I have created a TTextLayout object with text containing consecutive 't' characters and with the 'Calibri' font. I then have the following code to return the rectangular region of each character using the RegionForRange function. The result is that the width of the 1st 't' is 0 and the position of the 2nd 't' is the same as the first. Any other characters in the text are correct - even ones after the error, although the letter 'f' also has the same problem and any consecutive combination of 't' and 'f'. Most other fonts don't seem to cause the problem, although 'Gabriola' does.

procedure TForm1.FormCreate(Sender: TObject);
  Layout : TTextLayout;
  LRange : TTextRange;
  LRegion : TRegion;
  LRects : array of TRectF;
  i : Integer;
  Layout := TTextLayoutManager.DefaultTextLayout.Create;
  Layout.Font.Size := 20;
  // Calibra and Gabriola fail but Arial and most other fonts don't
  Layout.Font.Family := 'Calibri';// 'Gabriola';
  Layout.Text := 'tt'; // ff, ft, tf also fail

  LRange.Length := 1;
  SetLength(LRects, Length(Layout.Text));
  for i := 0 to Length(Layout.Text) - 1 do begin
    LRange.Pos := i;
    LRegion := Layout.RegionForRange(LRange);
    LRects[i] := LRegion[0]; // Bounding rect of this character


Put a break point at the end of the function to see the values of left and right stored in LRects.

Stepping into the RegionForRange function leads to TTextLayoutD2D.DoRegionForRange but from there I can't go any further to see what could be going wrong. Why could this be happening for these particular characters and only for these fonts? Why should the character following the one in the range affect the result? Is it a bug? I could perhaps write some code to detect these sequences and correct the position, but I don't feel that I should need to do that.

Note that I'm using Delphi 10.4. I have not tried more recent updates, so I would appreciate if someone could confirm that this issue occurs and in which version.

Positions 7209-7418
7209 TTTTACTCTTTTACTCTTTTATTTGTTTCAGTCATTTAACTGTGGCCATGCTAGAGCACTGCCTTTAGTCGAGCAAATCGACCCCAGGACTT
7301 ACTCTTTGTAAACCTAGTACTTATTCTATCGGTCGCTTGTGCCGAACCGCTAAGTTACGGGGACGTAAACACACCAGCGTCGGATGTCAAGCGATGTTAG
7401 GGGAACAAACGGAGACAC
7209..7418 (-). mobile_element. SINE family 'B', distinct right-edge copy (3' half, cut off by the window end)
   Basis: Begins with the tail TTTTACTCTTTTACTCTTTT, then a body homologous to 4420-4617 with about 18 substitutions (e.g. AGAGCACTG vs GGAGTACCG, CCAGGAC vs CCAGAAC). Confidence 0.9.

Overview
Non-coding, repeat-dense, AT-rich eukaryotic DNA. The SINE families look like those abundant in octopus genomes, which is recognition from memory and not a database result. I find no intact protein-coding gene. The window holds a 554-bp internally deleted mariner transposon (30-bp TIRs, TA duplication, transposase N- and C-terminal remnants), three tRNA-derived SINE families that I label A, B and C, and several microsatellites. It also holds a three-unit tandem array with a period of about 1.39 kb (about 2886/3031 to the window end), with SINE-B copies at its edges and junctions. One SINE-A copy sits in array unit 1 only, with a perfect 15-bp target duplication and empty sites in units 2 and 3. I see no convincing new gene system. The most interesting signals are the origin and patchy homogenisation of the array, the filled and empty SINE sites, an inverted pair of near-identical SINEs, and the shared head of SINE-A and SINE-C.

• There is one problem with your code. You are looping through string characters as if you would have 0 based strings where Delphi 10.4 by default uses 1 based strings meaning that first string character has an index of 1 and not 0. Aug 2 at 15:23
  • @SilverWarior It seems that a TTextRange object uses 0 indexing even though strings in Delphi start from index 1. The documentation is unclear about that, but if I pass in 1 for position then it gives the position of the 2nd character.
    – XylemFlow
    Aug 2 at 16:15
  • Well at least I helped you correct your loop so that it only makes 2 cycles instead of three as it did before. That is why I thought that it is reading each string character by its index position. Aug 2 at 16:57
  • Yes, I realised that after replying to you. Thanks.
    – XylemFlow
    Aug 3 at 9:19

The reason is called ligature. When a ligature is applied, a combination of two or more glyphs is replaced by another, single glyph.

Ligatures are defined by OpenType fonts. Each font defines its own set of ligatures. Calibri defines a lot (you have found only a few ones).

  • Thanks. OK, good to know it's not a bug. What I should have asked above is how I can prevent it from happening? I think I've found an answer though. I pass into RegionFromRange the text only up to the letter I want the region for. This prevents the width being returned as 0 for the first character. I work out the position from the previous character's position and width.
    – XylemFlow
    Aug 2 at 12:46
  • I've realised that just passing in the text up to the character I want the region for doesn't work when the alignment is center or trailing, so I'm still looking for a solution for this. I need each character in the string to have it's own unique position as if there was no ligature.
    – XylemFlow
    Aug 2 at 13:53
  • @XylemFlow What are you trying to achieve exactly?
    – Olivier
    Aug 2 at 14:12
  • I'm converting text to a path using ConvertToPath, but I'm doing in a way to compress the result by storing one path for each unique character. The final text can then be rendered by indexing into the list of character paths and a list that stored the position of each character in the text. RegionForRange is used to get the position of each character. However, this whole system breaks down due to ligatures. If I could turn off ligatures that would be ideal, but I see no way to do that. I could try to detect ligatures and store them as another unique character perhaps. It gets complex.
    – XylemFlow
    Aug 2 at 14:21
  • You may ask why I'm converting the text layout to paths in the first place and why I want to compress the path data. That's because the text object gets saved to a file that could be loaded on a different device that doesn't have the font originally used. I'm compressing in the way described because it reduces the file size considerably, especially for long text sequences.
    – XylemFlow
    Aug 2 at 14:25

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